A student’s previous knowledge helps them establish new learning. By creating connections to this old material, they are able to build off it and solidify the new content in their minds.
While teaching in the emergency department, this can be done by asking them to use their prior knowledge to make a prediction. They then test this prediction by seeing if it comes true or not. Whether they predicted correctly or not, it can be used as a teaching point later.
- “Do you think this patient will be admitted or discharged? Why? Let’s see what happens and talk about it later.”
- “Do you think this troponin on will be positive or negative? Let’s see and talk about use of troponins when it comes back.”
Try it out during a shift and let me know how it worked.
Snakebite management is a complaint unique to Emergency Medicine. There are really two main snakes we’ll discuss here, rattlesnakes and coral snakes. We’ll also discuss spider bites and bee stings!
Some decided to poll a bunch of students across the country about what qualities defined a good teacher. They then took these results and put it into a site called wordle.net which creates word clouds. Here are the results of the qualities of the best and worst teachers…
If you want the original size PDF’s of these files, click here for the best and the worst.
You should not leave medical school without a basic understanding of how to read an EKG. So watch these videos then download the unlabeled EKG’s for you to read prior to class (or in class). See how you do. If there are some you have trouble with, ask me or anyone of the other Emergency Physicians in the department.
I welcome any feedback on the quality of this as a learning experience for you.
How to perform an ECG
Electrodes to leaads
Rate and Rhythm
ST-segments, Q-waves and T-waves (MI’s)
If resuscitation of children is anxiety provoking, resuscitation of neonates is downright terrifying.
Here we go through the 2010 Guidelines for the management of the neonate or newly born child requiring resuscitation. Remember that these are predominantly respiratory emergencies, even when presenting with bradycardia.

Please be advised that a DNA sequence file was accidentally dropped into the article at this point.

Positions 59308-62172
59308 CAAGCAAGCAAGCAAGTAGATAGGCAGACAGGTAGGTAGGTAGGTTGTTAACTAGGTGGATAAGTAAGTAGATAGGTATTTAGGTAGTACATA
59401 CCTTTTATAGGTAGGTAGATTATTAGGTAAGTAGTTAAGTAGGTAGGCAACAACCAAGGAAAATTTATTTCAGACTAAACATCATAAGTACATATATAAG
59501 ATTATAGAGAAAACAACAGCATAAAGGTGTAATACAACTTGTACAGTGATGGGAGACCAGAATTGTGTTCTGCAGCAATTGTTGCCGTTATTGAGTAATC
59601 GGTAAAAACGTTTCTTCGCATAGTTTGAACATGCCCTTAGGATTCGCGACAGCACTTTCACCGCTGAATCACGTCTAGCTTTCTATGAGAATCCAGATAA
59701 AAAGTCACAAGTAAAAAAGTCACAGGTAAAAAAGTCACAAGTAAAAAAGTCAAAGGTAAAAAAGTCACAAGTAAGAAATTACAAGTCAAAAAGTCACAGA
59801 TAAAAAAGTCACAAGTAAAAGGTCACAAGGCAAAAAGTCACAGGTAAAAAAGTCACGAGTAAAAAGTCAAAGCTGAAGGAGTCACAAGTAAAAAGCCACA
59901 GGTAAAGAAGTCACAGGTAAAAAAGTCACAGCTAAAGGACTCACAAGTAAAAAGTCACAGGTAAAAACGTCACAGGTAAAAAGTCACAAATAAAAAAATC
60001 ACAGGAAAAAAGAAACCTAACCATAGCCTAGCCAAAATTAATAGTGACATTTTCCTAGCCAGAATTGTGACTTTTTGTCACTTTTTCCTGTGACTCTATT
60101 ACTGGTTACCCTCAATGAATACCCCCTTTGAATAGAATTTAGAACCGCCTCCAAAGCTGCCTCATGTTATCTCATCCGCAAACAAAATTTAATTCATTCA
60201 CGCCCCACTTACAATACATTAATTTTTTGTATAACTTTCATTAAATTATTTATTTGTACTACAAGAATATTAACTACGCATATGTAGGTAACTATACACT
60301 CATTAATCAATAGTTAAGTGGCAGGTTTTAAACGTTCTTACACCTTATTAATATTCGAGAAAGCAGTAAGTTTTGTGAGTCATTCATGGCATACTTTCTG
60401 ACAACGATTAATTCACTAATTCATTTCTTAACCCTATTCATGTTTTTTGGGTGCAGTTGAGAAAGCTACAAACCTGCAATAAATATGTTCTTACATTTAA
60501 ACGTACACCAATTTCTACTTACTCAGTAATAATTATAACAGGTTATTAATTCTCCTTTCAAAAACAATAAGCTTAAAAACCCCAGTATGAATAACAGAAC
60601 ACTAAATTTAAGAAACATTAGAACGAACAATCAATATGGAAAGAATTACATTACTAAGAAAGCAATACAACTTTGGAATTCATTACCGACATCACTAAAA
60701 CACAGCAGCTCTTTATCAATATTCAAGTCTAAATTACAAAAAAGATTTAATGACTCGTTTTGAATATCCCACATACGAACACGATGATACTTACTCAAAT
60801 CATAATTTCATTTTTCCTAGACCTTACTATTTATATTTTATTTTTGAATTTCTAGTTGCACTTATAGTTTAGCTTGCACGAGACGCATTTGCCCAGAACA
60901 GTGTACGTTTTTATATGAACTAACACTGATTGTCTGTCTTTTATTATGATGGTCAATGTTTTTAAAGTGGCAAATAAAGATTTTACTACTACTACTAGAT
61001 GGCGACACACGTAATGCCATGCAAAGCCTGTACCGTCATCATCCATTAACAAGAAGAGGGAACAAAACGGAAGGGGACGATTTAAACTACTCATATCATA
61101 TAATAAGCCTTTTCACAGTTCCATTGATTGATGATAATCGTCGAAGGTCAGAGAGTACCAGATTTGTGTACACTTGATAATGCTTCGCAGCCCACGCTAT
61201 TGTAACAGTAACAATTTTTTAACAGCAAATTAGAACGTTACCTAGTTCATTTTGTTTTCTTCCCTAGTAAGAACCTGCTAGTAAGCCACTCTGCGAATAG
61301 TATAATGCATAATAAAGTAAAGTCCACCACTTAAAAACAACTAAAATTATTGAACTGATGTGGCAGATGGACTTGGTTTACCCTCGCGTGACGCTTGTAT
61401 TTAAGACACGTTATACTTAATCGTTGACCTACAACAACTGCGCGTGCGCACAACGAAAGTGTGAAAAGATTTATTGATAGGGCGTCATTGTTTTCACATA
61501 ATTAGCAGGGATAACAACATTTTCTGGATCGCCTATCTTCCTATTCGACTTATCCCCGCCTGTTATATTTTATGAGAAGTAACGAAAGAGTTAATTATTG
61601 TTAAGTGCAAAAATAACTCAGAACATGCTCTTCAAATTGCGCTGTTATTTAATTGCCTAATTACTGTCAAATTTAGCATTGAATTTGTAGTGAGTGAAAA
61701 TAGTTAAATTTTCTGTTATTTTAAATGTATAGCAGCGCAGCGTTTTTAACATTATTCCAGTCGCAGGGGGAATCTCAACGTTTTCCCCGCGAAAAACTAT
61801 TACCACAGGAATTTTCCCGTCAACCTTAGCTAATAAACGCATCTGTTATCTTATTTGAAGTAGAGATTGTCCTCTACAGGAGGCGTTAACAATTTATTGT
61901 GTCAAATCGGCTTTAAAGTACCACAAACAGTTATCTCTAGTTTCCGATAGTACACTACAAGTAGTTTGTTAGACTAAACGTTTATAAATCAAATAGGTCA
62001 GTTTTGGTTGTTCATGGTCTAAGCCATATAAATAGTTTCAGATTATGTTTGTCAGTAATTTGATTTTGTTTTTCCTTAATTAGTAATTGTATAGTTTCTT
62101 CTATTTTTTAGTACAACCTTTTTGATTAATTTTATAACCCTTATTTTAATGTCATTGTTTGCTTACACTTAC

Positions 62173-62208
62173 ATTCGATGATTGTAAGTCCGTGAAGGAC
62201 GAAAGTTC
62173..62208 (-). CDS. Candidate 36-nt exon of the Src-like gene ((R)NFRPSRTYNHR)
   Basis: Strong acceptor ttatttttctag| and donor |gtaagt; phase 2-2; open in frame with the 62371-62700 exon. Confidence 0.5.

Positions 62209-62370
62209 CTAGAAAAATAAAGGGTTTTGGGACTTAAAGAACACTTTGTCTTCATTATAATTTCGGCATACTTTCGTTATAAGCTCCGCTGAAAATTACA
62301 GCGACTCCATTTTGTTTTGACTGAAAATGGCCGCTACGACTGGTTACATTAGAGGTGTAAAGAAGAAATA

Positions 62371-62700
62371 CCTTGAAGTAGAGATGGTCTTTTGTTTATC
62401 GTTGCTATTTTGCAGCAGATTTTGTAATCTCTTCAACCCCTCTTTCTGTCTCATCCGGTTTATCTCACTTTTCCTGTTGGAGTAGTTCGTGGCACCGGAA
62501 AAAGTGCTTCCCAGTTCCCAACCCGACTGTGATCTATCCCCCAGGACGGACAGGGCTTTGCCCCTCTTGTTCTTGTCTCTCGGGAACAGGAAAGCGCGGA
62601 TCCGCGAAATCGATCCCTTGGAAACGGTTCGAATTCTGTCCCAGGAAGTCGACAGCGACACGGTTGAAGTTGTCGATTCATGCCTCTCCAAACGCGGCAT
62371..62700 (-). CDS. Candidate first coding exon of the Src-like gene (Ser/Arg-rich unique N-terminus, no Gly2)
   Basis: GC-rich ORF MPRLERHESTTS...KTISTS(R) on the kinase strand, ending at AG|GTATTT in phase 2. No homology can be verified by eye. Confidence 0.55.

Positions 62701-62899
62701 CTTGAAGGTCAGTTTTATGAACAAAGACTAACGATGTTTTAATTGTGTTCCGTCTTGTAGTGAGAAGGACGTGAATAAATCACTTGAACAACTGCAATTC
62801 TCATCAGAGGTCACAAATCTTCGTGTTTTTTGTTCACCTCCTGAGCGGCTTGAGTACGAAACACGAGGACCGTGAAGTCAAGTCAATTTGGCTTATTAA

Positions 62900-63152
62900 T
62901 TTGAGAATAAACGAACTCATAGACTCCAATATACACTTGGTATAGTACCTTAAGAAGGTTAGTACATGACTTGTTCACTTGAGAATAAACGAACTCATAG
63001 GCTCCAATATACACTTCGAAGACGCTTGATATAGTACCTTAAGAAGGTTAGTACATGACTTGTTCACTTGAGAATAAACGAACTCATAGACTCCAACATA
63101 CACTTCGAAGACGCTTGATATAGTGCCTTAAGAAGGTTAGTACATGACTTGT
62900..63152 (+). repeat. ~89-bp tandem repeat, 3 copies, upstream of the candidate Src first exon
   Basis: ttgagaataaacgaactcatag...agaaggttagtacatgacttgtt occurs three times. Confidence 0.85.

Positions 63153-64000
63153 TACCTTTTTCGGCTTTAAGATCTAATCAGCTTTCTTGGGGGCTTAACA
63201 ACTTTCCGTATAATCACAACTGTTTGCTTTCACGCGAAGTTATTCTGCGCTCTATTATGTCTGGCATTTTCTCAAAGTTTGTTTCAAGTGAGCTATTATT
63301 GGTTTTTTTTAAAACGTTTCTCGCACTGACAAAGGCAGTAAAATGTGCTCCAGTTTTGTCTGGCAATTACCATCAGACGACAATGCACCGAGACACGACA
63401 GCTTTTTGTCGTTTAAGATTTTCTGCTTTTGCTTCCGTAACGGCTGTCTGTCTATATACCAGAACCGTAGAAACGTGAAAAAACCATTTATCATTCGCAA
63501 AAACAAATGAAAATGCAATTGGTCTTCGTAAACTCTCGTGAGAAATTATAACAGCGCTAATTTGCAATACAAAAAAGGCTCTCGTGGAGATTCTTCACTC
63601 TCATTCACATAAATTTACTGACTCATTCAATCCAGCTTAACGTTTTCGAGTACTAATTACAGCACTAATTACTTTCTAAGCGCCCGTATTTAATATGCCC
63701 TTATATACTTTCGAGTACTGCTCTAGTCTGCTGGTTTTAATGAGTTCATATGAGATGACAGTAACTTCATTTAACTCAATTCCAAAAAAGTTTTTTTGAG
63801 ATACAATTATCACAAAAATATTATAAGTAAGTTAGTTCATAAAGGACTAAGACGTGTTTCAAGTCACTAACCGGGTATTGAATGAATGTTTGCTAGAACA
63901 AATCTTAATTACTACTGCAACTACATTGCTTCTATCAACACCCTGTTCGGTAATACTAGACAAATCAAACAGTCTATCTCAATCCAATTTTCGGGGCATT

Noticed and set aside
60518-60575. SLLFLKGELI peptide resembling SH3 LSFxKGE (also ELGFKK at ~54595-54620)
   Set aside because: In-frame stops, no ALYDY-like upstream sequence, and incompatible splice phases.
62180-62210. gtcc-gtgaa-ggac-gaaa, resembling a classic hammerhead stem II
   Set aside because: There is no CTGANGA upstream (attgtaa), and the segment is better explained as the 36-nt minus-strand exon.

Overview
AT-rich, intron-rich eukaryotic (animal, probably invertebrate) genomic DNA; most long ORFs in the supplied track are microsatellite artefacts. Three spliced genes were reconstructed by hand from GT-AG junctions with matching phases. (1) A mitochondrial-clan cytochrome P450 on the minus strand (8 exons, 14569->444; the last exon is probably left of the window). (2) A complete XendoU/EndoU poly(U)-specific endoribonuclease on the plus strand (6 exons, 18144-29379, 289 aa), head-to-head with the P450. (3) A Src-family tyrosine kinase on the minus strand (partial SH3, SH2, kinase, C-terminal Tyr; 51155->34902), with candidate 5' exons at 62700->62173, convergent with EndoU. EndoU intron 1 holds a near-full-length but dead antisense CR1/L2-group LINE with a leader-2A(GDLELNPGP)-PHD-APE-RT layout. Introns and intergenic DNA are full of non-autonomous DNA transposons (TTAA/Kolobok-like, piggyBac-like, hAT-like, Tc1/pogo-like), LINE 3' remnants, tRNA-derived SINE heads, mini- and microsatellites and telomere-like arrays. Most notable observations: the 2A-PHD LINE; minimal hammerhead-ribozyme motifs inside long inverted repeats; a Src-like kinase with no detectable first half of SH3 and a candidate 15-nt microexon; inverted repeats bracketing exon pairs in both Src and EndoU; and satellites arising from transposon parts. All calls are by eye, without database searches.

Here’s part I
and part II
And here’s the worksheet for these videos.
Giving feedback to students in the ER is easy. If they did well, you say “STRONG WORK!” and if they did poorly… “READ MORE.” Of course, this provides nothing the student can use to improve. Drs. Ester Choo and Michelle Lin from San Francisco General Hospital created this video on how to give effective feedback.
Concrete and on-the-spot feedback is important to allow students to understand how they are doing and make changes to their behavior. Be nice, but don’t be afraid to give constructive criticism. Remember our goal is to help create good doctors.
One trick I like to use is to have the student at the beginning of their shift identify one area they want to work on. This may be reading EKG’s, creating appropriate differential diagnoses or presenting in a concise and focused way. If they don’t provide something, then you can suggest something: “Today, why don’t we concentrate on appropriate ordering of testing.”
Having one item to work on makes it easier to observe the student’s performance and offer a plan for them to improve. Offer this feedback, at several times during the shift and announce it as such.
“Let me give you some feedback on how you’re doing so far on your presentation. Your HPI was disjointed, you can really tighten it up by using your differential to come up with the pertinent positives and negatives. Why don’t you you see this lady with chest pain and try that before the next patient you present to me.”
So you got a patient who’s throwing up blood all over the place, is on coumadin and has an INR of 400. What do you do? Well, after you change your underwear.
The first two videos go over the basic science of clotting (platelets and the coagulation cascade) and the next three then go over what to do in the above situation. Please feel free to put any questions or comments below.
Reversing Other Drugs
We have some new toys in the ER, end-tidal CO2 monitors. The 2010 ACLS Guidelines incorporates these so we better learn how to use them. In this video, Tess shows us how to hook them up (and just how tachypneic she is).
In the second half of the video, we look at the waveforms. Namely, for use in
- during procedural sedation monitoring, and
- during resuscitations.
If you have any questions, please put them in the comments below.
Dr. Dan Seitz and I were working one day when he showed me this awesome EKG. Loved it. So I made a whole video on about it.
What do you look for on a skeletal survey? What fractures are pathognomic for child abuse? Hmm? Do you know? Well, watch this and then let me know.